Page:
The Good, Bad, and Ugly About Credit Cards

Credit cards can be a gift when used wisely or an expensive curse if used improperly. Here’s how to best utilize your card and build your credit history.

The Good:

  • Credit cards make travel more convenient. While you can use a debit card for car rentals and hotels, these companies will put a hold on your bank account for the total amount of the charge. If you don’t have a credit card, these funds will be temporarily taken directly from your account. Therefore, having at least $1,000 available in credit is a smart move.
  • You can build credit history faster by having a credit card. Paying rent, utilities, and other living expenses on time helps, but these payments will not get reported to a credit agency unless you fail to pay them. Financial discipline is demonstrated when you show how much you could have spent versus how much you actually charged. Try to keep your balance under 50% (30% is better) of your available line of credit to improve your FICO score.
  • Credit cards can bail you out in an emergency. Most financial advisors recommend an emergency reserve of 3-6 months of living expenses, but in today’s economy, the average person won’t get there. You should maintain a minimum reserve of $1,000 or at least a full paycheck in your savings in addition to an emergency line of credit.
  • Credit cards that offer rewards points are the ultimate perk. You win the credit game when you charge and pay off your entire credit card balance each month. Get ready to stay in nice hotels, get free airline tickets, and a host of other benefits at no cost—you also won’t pay finance charges.

The Bad, the Ugly:

Credit cards are tempting. They allow you to indulge in your desires. Studies show that on average people will spend 30% more than planned when using credit cards. You will pay for your lack of discipline with low FICO scores and higher interest on car and home loans.

Credit cards are expensive. In fact, if you make only the minimum payment, you will pay about three times the purchase price. So, get a plan to get out of debt now. Pay more than the minimum balance when possible. If you have multiple cards, do the same, but start with the card with the lowest balance. Pay the minimum on all other cards until the card with the lowest balance is paid off. Then you can increase payments on the other cards one by one. Continue to utilize this process for each card. It’s a fool-proof plan that will fast track you out of consumer debt in no time.

You don’t have to fear credit cards; just be smart and refuse to charge things you don’t need or can’t pay for in full when the bill comes. Use rather than abuse this financial tool to improve the quality of your life.

Deborah Smith Pegues is a Certified Public Accountant, Certified Leadership Coach, and bestselling author of 16 books including 30 Days to Taming Your Finances. Read more about her at

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A Tribute to My Dad…

Far from being perfect, my dad left a legacy of astute financial management. He cautioned against having “yearnings” that exceeded your “earnings”. He probably never made more than $100 per week when we were growing up but he stretched that money to meet all the needs (food, clothing, transportation, and housing) of our 9-member household. There was no lack. The food budget was $25/wk and there was no such thing as going over because $25 was all he gave my mom or me to shop with (I sometimes did the shopping as my mom was often sick and couldn’t walk.) I learned then the money management skills that I still use today–and one overriding principle: you can always live off less money. Further, I learned that if you decided to lend someone some money, they must sign a PROMISSORY NOTE (he required COLLATERAL and a PROMISSORY NOTE!). You didn’t want to owe him; he was coming for his $$$ and your credit was FOREVER ruined with him. Even today, when I caution, “Don’t forget that I’m Rube Smith’s daughter” everyone knows what that means… no-nonsense when it comes to my money. Oddly, as Executor of his Will, I discovered in his papers that he balanced his frugality with a big dose of generosity to struggling churches and to people who were incarcerated.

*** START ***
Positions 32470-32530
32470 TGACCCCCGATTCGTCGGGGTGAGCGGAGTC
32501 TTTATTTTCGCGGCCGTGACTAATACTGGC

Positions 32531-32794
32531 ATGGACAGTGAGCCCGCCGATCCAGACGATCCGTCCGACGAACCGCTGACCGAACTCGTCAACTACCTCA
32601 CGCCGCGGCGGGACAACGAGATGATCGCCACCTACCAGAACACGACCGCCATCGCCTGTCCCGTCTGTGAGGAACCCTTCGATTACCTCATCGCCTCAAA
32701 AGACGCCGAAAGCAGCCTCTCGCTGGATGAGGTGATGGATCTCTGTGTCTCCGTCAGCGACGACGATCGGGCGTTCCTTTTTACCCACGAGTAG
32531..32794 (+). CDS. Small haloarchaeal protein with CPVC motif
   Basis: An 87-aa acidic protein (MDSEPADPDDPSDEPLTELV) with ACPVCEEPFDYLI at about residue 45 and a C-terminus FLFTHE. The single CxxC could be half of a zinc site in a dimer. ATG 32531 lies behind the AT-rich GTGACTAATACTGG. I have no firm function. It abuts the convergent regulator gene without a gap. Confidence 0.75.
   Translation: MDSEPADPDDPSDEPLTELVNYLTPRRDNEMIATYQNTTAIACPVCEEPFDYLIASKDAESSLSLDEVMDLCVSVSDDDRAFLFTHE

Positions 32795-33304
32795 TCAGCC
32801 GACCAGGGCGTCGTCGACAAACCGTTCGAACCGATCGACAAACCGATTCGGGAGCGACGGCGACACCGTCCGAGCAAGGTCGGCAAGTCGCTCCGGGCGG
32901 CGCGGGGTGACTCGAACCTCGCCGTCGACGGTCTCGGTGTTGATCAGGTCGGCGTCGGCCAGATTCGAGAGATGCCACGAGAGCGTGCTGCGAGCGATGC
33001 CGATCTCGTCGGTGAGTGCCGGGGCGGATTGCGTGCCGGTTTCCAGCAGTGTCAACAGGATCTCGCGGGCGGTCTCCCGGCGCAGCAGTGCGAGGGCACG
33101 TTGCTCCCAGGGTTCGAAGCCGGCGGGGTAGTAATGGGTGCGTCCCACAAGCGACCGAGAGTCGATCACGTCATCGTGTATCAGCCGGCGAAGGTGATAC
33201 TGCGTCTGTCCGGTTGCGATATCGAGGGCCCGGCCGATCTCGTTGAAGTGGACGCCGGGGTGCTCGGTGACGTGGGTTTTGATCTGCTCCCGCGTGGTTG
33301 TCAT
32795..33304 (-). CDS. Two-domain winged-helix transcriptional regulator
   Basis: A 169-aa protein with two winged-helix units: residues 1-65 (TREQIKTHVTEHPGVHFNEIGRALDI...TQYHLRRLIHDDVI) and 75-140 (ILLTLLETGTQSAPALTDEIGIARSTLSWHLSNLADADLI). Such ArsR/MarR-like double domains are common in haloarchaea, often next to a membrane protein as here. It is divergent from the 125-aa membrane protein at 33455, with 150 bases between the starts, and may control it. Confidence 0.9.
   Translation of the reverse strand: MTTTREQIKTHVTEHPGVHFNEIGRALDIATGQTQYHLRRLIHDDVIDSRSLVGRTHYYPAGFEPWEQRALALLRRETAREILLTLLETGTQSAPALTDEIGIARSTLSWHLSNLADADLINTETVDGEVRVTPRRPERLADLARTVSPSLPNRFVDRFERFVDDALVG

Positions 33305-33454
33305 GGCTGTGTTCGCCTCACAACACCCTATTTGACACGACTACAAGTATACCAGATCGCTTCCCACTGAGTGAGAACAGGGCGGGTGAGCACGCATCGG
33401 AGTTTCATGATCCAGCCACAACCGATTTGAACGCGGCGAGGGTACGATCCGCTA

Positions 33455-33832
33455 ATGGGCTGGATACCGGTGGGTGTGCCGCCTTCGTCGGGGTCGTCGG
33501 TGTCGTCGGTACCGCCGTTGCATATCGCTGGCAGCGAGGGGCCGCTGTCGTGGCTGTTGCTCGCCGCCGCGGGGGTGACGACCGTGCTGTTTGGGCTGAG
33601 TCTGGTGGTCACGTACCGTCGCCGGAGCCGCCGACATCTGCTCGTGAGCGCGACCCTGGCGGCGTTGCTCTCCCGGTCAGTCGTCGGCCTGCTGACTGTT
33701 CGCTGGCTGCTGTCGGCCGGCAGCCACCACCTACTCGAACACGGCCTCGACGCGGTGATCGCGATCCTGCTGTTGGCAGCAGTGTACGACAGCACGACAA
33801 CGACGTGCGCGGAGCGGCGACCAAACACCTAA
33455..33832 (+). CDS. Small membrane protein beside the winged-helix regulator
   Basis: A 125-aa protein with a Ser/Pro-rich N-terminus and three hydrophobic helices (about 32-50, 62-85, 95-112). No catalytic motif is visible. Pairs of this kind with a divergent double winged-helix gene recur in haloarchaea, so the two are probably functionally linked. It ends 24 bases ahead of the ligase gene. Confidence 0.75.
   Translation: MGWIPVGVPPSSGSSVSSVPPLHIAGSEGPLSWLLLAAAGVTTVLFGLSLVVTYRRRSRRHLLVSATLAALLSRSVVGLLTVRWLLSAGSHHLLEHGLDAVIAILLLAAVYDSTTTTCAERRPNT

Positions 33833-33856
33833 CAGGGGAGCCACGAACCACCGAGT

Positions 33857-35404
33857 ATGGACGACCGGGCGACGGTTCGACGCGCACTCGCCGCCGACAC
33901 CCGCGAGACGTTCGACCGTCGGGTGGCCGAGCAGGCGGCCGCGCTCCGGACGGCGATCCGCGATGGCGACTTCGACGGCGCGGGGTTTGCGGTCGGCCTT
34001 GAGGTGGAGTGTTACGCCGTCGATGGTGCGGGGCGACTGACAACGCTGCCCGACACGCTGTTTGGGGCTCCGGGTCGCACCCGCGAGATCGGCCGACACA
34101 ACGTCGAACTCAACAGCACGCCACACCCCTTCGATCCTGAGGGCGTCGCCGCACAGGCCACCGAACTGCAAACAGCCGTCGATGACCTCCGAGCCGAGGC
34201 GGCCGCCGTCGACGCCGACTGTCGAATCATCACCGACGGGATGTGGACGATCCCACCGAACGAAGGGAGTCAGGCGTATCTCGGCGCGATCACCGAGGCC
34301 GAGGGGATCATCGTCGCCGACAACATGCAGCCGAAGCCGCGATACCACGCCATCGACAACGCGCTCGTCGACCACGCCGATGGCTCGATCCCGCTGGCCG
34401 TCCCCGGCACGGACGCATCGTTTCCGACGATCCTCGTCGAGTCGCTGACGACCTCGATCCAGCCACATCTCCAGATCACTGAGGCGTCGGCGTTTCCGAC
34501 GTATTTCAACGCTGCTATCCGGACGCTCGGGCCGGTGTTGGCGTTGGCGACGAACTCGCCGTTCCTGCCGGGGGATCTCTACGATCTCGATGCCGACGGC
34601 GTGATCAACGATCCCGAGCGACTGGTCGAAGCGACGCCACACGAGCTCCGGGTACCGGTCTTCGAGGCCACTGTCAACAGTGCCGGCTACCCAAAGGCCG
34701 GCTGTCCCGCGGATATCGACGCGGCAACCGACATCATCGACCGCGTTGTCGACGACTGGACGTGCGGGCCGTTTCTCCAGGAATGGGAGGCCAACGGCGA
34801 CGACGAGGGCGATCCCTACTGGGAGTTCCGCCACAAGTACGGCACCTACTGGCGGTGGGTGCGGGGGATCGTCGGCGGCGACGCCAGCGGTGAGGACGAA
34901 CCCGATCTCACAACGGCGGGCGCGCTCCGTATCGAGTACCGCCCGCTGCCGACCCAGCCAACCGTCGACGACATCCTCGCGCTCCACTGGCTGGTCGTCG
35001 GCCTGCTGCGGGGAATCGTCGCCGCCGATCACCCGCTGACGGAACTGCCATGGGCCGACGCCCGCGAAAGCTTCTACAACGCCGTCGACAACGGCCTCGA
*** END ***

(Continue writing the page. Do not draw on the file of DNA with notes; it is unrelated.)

Not much of a nurturer, I never heard him say “I love you” until he was on his death bed; I was so shocked I made a joke of it. He was proud of me but never told me so; others later told me he always spoke of my accomplishments. He was especially impressed that I was the Chief Financial Officer for now Presiding Bishop Charles Blake (West Angeles Church) whom the people in the Southern churches called “The BIG Bishop”. An eternal chauvinist, he couldn’t believe Bishop Blake gave such a responsible job to a woman. Once he asked, “You mean they couldn’t find ONE deacon around there to do that job???” I didn’t even try to explain that building a $66 million Cathedral, negotiating the $33 million bank financing, and running a multi-million dollar operating budget were much more complicated than just counting money (which I never did–still ain’t good at actually counting).

Rest in peace, Daddy. I know that you and Mom are both in Heaven so I’m convinced you are finally seeing eye to eye. I knew you two loved each other and that’s why neither of you ever re-married, choosing rather to remain “separated” for over 40 years. By the way, thanks for the financial windfall you left us all when you passed away. I can’t believe you saved that much money! You certainly practiced what you preached. I honor you for that!